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India CEO series: Shell sees opportunity for India to recover 'cleaner and faster'

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Sees post-pandemic recovery anchored around sustainability as prudent solution

Open to collaborate on pilot hydrogen projects, sees need for carbon pricing policy

Mobility solutions, industrial clusters and CGD to offer new pockets for gas demand

Singapore — The S&P Global Platts India CEO Series is a compilation of exclusive interviews with the leaders of top oil and gas companies in India. Get insights on how they are planning their growth roadmap at a time when energy transition is changing the industry's landscape, how companies are finding their way through the COVID-19 pandemic, as well as solutions needed to meet the country's insatiable appetite for energy.

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With every crisis comes an opportunity. The chief of Shell in India believes the economic rebound following the coronavirus pandemic will offer a window to accelerate the company's push into the clean fuels space and help support one of Asia's leading energy consuming countries to "recover cleaner and faster."

Nitin Prasad - Shell Companies, India | Platts India CEO Series 2021
Nitin Prasad, chairman, Shell Companies - India

Nitin Prasad, chairman of Shell Companies in India, told S&P Global Platts the pandemic had neither altered the country's long-term robust energy fundamentals nor Shell's commitment to expand its footprint.

"Perhaps a post-pandemic economic recovery anchored around sustainability and climate action could well be the prudent way," he said in an exclusive interview to Platts. "We also believe that there are opportunities to accelerate our activities to help the country 'recover cleaner and faster,' which we are actively encouraging the government to consider."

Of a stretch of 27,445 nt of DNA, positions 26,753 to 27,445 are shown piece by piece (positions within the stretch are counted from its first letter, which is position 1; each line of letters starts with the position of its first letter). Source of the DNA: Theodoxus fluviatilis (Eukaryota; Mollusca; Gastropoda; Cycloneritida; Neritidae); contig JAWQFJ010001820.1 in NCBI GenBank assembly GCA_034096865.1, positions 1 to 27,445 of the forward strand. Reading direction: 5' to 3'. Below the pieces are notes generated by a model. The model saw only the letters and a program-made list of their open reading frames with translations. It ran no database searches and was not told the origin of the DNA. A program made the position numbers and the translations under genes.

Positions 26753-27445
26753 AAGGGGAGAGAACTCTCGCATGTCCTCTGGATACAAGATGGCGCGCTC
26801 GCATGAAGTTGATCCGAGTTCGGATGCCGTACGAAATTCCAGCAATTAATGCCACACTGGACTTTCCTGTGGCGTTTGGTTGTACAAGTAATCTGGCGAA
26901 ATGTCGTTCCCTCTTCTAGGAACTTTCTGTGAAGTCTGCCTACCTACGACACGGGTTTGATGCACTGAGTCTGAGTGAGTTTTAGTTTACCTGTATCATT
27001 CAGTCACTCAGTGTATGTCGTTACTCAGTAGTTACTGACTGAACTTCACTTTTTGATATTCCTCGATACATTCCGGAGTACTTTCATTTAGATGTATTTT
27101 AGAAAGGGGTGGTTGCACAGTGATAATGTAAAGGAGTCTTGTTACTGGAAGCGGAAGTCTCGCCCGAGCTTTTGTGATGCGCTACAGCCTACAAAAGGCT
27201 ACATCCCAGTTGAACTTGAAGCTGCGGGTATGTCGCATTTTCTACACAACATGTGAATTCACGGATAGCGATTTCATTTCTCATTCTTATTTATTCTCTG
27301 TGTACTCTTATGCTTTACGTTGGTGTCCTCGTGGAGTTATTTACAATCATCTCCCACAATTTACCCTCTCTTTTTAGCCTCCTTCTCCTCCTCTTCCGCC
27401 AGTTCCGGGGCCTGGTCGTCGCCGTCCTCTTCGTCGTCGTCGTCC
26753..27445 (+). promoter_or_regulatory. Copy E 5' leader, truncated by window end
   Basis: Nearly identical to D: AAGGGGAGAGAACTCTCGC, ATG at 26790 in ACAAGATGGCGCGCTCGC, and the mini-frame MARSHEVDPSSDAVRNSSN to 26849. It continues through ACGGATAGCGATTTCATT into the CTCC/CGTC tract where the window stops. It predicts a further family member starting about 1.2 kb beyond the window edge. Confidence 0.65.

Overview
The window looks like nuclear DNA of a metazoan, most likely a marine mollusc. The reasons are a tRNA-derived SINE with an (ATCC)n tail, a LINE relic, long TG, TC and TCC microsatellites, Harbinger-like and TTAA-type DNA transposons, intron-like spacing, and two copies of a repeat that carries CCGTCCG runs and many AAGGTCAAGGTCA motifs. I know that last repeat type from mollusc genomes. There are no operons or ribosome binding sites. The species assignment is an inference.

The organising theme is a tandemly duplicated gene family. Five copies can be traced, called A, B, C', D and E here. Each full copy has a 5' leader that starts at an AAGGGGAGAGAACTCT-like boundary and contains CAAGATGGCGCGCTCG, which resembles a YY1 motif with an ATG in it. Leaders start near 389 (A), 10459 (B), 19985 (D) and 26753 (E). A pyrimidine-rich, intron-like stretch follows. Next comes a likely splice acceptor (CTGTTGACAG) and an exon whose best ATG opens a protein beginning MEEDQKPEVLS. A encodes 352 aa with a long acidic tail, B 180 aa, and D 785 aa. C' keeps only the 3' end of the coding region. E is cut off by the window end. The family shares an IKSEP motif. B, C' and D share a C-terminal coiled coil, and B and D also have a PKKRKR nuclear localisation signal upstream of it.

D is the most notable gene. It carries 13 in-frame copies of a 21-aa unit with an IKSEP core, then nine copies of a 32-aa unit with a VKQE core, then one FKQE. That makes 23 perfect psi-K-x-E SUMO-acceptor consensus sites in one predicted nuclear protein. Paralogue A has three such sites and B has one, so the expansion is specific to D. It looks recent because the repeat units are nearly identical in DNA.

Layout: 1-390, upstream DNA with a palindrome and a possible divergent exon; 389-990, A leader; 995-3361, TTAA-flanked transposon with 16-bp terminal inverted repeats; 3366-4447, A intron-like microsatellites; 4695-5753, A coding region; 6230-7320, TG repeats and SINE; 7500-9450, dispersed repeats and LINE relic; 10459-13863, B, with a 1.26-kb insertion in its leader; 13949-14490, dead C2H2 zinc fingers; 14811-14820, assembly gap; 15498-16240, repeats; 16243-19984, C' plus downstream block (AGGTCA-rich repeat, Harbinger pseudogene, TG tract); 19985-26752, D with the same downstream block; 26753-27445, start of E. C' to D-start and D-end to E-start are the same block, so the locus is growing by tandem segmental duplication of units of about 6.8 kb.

He said that the pandemic had encouraged Shell to shift the role of its fuel stations -- converting them into safe havens by ensuring proper sanitization, social distancing and contactless transactions across India.

"My vision for India is one with a clear focus on decarbonization and climate action, but in a fair and equitable way. India has an opportunity to adopt lower-carbon sources of energy to deliver economic growth, energy self-reliance and improved standards of living," he added.

Prasad said India was progressively increasing the share of renewable in the energy mix, while striving to reduce its energy import dependence.

"Our approach is to provide our customers with a range of cleaner energy products and services they want and need, giving the flexibility of choice to the end consumers," he said, adding that Shell in India was looking at expanding its business footprint in biofuels and renewables, such as solar and wind.

Changing landscape

Highlighting some key points from a study that Shell in India jointly conducted along with The Energy and Resources Institute, Prasad highlighted how the energy system would evolve as energy demand in India is set to almost double by 2050.

He said that in order to transition the energy system into a net-zero future, the share of electricity needs to grow to more than 50% of energy use, while there should be rapid electrification of energy services, primarily from renewables.

Fuels, as molecules -- such as crude oil, natural gas, coal, hydrogen, biofuels and biomass -- would meet the remaining energy consumption basket. In addition, liquid biofuels need to surpass petroleum products by 2040 in fueling industry and transport, including hard-to-abate sectors, such as aviation.

"We believe that hydrogen will play a key role in the net-zero emissions journey of India's energy system," Prasad said, adding that Shell was looking forward to support India's National Hydrogen Energy Mission.